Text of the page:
The Healing Process
Everyone’s healing process varies depending on the condition and position of your wisdom teeth, health prior to surgery, nutrition habits and dental hygiene, as well as how closely the surgeon’s post-operative instructions are followed. These instructions are so important to your recovery! When instructions are followed, patients typically heal within a week, often even less time is needed for cases that are straightforward and without complications. During a healthy healing process patients may see:
Sutures dissolving within one week of surgery.
Swelling and/or discomfort may peak 36-48 hours after surgery, subsiding more and more each day following.
New tissue developing gradually over the next month.
If recovery recommendations are not followed, pain, swelling, infection, dry socket, and other problems can arise. If symptoms of any of these complications arise, it’s important to consult your oral surgeon right away. With that being said, oral and maxillofacial surgeons perform tooth extractions every single day, generally with very few complications.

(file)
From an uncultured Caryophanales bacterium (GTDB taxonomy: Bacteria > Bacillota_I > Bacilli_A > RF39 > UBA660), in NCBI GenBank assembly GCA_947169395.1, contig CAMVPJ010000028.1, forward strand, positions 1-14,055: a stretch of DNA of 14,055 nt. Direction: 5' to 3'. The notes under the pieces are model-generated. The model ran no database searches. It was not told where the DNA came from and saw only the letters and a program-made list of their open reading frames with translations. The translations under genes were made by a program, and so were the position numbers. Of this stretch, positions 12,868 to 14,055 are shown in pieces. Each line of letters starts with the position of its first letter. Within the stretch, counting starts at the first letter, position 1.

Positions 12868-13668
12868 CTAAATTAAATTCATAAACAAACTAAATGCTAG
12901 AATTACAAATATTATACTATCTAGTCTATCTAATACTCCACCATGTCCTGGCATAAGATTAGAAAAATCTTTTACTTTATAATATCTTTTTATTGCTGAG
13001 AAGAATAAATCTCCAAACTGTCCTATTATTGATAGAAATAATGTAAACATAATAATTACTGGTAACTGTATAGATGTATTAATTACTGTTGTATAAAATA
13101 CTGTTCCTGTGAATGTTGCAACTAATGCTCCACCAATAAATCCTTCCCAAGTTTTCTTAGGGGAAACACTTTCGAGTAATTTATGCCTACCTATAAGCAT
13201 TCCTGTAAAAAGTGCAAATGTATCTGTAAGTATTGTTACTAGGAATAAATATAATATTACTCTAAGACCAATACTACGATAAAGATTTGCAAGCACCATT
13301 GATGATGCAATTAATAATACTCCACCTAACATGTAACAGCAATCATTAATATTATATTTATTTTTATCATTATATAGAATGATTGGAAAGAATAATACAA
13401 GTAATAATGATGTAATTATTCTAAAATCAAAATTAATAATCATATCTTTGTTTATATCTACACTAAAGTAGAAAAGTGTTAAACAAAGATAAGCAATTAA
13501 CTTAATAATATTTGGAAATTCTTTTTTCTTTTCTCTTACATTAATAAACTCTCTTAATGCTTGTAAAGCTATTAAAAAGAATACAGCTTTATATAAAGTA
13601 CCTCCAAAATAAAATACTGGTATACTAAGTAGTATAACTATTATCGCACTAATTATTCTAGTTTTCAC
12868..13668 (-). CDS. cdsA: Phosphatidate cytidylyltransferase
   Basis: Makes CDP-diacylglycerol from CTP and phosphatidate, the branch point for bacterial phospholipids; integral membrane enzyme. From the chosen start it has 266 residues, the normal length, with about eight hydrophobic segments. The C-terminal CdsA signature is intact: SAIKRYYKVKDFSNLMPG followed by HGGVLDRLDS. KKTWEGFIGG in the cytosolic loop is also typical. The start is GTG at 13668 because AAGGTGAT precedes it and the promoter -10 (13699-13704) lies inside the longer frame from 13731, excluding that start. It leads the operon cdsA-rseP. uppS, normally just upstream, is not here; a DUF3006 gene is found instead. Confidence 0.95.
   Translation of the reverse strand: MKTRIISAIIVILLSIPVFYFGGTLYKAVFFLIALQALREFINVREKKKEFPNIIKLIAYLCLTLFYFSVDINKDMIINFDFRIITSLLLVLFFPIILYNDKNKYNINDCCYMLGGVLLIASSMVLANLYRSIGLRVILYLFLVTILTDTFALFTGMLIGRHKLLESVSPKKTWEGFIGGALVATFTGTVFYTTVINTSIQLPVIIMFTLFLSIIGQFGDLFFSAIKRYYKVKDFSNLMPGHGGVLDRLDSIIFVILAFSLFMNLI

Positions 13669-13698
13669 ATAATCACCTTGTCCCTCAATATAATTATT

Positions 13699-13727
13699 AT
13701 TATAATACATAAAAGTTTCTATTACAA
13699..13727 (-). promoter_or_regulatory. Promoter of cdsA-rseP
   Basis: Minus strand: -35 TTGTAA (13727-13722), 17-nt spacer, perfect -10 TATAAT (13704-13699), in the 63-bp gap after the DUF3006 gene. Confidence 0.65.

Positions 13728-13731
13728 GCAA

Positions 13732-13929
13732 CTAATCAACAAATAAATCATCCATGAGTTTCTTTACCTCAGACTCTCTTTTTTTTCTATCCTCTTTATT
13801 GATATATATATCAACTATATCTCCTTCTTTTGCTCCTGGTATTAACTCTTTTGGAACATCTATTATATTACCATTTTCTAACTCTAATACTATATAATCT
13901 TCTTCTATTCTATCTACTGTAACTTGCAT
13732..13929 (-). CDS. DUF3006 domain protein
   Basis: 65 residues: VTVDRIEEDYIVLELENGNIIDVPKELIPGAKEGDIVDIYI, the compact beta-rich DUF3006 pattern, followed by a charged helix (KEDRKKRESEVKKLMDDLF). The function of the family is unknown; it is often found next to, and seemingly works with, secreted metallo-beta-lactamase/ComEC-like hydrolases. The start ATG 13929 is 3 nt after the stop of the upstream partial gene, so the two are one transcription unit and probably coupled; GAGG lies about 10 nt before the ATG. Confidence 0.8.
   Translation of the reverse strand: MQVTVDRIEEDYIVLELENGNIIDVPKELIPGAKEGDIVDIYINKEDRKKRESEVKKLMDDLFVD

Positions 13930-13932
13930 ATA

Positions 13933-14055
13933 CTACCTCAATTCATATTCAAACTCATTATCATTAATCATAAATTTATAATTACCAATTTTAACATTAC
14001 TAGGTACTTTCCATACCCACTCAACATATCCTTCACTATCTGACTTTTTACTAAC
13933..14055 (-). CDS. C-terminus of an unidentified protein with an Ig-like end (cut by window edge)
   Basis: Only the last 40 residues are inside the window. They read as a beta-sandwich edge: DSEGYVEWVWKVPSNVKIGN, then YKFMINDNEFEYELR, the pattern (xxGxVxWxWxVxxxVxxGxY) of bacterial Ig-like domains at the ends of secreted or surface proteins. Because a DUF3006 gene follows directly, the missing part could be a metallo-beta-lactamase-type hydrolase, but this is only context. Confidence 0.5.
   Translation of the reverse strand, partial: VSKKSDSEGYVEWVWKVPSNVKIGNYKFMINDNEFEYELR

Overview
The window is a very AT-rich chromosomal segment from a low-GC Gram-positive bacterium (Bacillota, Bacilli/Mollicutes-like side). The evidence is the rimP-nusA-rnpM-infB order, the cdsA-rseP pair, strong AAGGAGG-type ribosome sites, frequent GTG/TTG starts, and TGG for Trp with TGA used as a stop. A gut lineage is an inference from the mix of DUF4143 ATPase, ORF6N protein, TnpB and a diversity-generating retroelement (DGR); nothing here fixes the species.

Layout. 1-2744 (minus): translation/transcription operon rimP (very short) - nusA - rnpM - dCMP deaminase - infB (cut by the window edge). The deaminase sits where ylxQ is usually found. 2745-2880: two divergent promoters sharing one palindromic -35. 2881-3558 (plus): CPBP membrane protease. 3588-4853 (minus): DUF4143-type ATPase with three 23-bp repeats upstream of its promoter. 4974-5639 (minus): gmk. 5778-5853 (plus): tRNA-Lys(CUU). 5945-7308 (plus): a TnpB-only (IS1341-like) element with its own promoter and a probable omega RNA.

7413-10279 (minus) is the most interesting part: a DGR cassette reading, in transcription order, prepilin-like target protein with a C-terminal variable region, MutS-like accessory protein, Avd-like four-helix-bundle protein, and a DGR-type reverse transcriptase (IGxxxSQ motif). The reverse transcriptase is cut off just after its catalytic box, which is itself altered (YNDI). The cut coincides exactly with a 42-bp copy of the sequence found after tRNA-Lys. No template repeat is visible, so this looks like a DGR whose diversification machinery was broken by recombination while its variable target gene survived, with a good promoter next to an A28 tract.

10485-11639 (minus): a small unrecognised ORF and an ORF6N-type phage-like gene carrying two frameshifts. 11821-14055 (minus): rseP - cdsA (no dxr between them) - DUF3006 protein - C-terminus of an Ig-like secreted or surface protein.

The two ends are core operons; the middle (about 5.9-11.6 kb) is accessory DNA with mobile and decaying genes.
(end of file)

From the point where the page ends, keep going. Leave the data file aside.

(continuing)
The truth of life is that most of us will need to have our wisdom teeth extracted. We encourage you to be proactive in the health of your teeth and mouth — if you can, schedule an evaluation of your wisdom teeth earlier in life (ie 16-20 years old), when recovery from wisdom teeth is easier and quicker, complications from extractions are less likely, and when life schedules are more flexible.
But that doesn’t mean you should postpone treatment if you’re older! It is important to take your dental health seriously, especially the health of your wisdom teeth. Be wise about your wisdom teeth! Visit your dentist for regular check-ups, follow dental recommendations, and adopt a healthy oral care routine.